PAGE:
Create in pairs AWS instances
So we're going to go ahead and create a new key pair, and this key pair is going to be called SSH test key pair and I'm going to download that key pair, and you can see that it download with a dot—with a .pem extension. I'm going to go ahead and hit "Launch Instances" and this instance is in the process of being launched. I'm going to click "View Instances," and you can see the existing instance that's already running. And then here is our instance SSH the tag that we gave to it, it's in the process of pending right so of being set up. Once this is complete, they will be able to connect to it using SSH from either our Windows or nonWindows computers. So I'm going to click the instance to select it. And if you come down here, there's a few things that you can see. One is the public DNS name. So if we wanted to try to connect to it by name, this is the DNS name that we will use. That name is publicly available over the internet, at least for while this instance is up and running. Then we have the IPv4 address this is the IP address that we could use to connect. So they're a couple of different ways that we can actually connect. Now other information you can see here the ID of the instance, the state of the instance, which it's actually up and running now, the instance type, the availability zone where it was deployed. The private IP address you're later actually going to work in a lab exercise where you can see the difference in connecting to a public versus a private subnet to access an instance. So you can see here that we have a private IP address, which means that this IP address doesn't that work over the internet. It will only work locally within the network. The public IP address is what makes that instance accessible over the internet. And then we have our security group rules. And then there's some other details here as well the AMI ID, what VPC it's in, the subnet that it belongs to, the key pair that's used to access it, when it was launched. See, there's a lot of additional information down here. All right, so let's go ahead and go over here to our security groups. So we talked about security groups previously, and we looked at the inbound and we allowed SHH inbound and the outbound again the default is that it's going to allow all traffic outbound. So when we SSH into the instance, the inbound traffic is going to be port 22. But remember, I mentioned before you can use SSH. You could use port 80 for web traffic. The return traffic is not necessarily going to be on the same port. It depends on what port is used for that inbound traffic. So SSH here we have port 22, for HTTP we have port 80, for HTTPS it's 443 Now the return traffic is going to be based off of a different port. How's that port selected? It's based on the computer that initially sends the request, that request is sent out of a specific port. That's within a range that we call the ephemeral port range. That could be anything between 1024 in 65535. That computer or your computer then uses port 22 as the destination into the EC2 instance, so inbound, that's why we allow port 22. But when the traffic leaves to go back to where it came from, it has to go back to the same port. So we have to allow a range of ports called ephemeral reports outbound. Now, for a security group, this is not as much of a big deal because once the traffic comes in, it's automatically allowed to go back out because security groups are stateful. But if it is a NACL we would actually have to create an outbound rule as well to allow that ephemeral port range. So I just wanted to run through that again because security groups and NACLs can sometimes be a confusing topic for some folks. So we can actually go to VPCs really quickly and take a look at our network access control list for our default VPC. And we're going to go with this one it's the de—default and the inbound rules notice that it has right now allow all inbound and allow all outbound. So if we wanted to remove this allow all outbound, then we could edit these rules. And we can actually change this from all traffic to a custom rule. And then we could do say that 1024 through 65535 and this says allow that traffic out of the NACL so that return traffic could then get back. Now, the rule that says allow all allows everything so we wouldn't have to do this again I'm pointing it out because we aren't currently customizing or creating that customized rule right now. So I just wanted to point out to you so you're aware that sometimes that is required to allow those port—that port range and those are called ephemeral ports some people say ephemeral. Alright, so I'm going to hit, "Cancel" and close this VPC tab and minimize that back and go back up to instances.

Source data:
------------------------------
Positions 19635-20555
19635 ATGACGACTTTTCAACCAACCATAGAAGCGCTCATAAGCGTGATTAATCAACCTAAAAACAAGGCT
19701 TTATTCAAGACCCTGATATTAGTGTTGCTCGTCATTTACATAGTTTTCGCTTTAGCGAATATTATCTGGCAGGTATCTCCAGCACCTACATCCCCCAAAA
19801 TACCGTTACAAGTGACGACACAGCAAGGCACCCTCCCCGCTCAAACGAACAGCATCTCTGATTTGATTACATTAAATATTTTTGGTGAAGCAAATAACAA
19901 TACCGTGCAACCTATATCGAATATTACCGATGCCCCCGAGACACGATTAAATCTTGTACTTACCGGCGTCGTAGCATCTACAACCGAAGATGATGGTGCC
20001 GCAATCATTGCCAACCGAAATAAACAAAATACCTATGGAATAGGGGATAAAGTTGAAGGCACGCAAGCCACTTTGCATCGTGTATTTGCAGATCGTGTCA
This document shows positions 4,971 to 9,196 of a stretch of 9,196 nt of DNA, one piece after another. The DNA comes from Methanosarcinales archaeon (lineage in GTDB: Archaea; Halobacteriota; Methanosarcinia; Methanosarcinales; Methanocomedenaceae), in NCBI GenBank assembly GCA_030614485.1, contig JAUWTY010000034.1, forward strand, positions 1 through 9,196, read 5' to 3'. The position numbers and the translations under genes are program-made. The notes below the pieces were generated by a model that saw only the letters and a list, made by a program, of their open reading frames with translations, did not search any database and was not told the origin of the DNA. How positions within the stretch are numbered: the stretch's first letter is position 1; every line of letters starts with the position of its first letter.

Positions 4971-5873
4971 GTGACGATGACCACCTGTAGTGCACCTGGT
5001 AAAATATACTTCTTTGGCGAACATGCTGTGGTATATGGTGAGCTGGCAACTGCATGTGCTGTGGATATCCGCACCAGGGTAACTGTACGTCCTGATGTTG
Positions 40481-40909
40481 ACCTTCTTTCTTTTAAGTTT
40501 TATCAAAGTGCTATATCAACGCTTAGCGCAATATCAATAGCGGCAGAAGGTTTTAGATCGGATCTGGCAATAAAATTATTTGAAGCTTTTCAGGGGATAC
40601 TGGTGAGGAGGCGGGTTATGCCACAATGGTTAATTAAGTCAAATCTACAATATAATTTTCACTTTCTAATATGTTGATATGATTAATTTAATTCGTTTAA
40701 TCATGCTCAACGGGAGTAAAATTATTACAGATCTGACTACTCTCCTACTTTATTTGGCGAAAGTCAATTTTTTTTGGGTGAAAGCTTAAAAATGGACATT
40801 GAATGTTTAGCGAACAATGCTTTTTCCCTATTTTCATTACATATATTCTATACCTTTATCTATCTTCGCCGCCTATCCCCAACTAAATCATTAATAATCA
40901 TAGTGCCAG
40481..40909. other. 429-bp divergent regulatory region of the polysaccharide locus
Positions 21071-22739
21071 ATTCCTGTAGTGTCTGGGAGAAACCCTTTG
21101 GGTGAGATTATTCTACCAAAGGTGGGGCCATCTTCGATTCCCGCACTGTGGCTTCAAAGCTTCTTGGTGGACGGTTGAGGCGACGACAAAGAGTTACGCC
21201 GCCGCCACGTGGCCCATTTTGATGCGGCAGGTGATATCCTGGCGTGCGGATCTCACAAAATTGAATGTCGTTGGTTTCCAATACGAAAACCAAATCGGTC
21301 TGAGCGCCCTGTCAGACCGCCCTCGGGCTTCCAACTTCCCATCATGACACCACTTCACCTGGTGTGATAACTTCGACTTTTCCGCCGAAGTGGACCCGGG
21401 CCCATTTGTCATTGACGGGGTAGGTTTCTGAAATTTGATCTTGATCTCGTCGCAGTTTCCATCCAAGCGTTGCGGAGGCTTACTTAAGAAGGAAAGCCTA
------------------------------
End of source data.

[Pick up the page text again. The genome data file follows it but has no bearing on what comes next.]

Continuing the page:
Finals steps in the AWS EC2
I'm going to go back of here to instances and then here are the instances that we have running the one called SSH test. So I'm going to click that one and then notice if we click the "Connect" button that it shows us how to connect. So we need to use an SSH client. Now this is where the difference comes in if you're connecting using a Windows computer versus using terminal on a Linux or a Mac computer, the difference is that you have to download and use an application like PuTTY in order to connect to that instance. And the instructions for doing so are going to be a little bit different. If you're not using PuTTY because you're on a Linux or a Mac based computer, then these are the instructions that need to be followed. So we're going to stop this lesson right here and in the next lesson, we're going to actually do that connection from a Windows computer. And then you also have the option of skipping that lesson and completing that lesson on how to connect using a Mac/Linux computer, basically a nonWindows computer using terminal in the following lesson. Again, you're welcome to skip the lesson that doesn't apply to your computer. If you have Linux skip the Windows lesson. If you have Windows, skipped the Terminal lesson, just go ahead and hit the button to mark it complete again so that you get full credit for completing the entire course. So that's going to do it. Thanks for watching. I'll see you in the next lesson.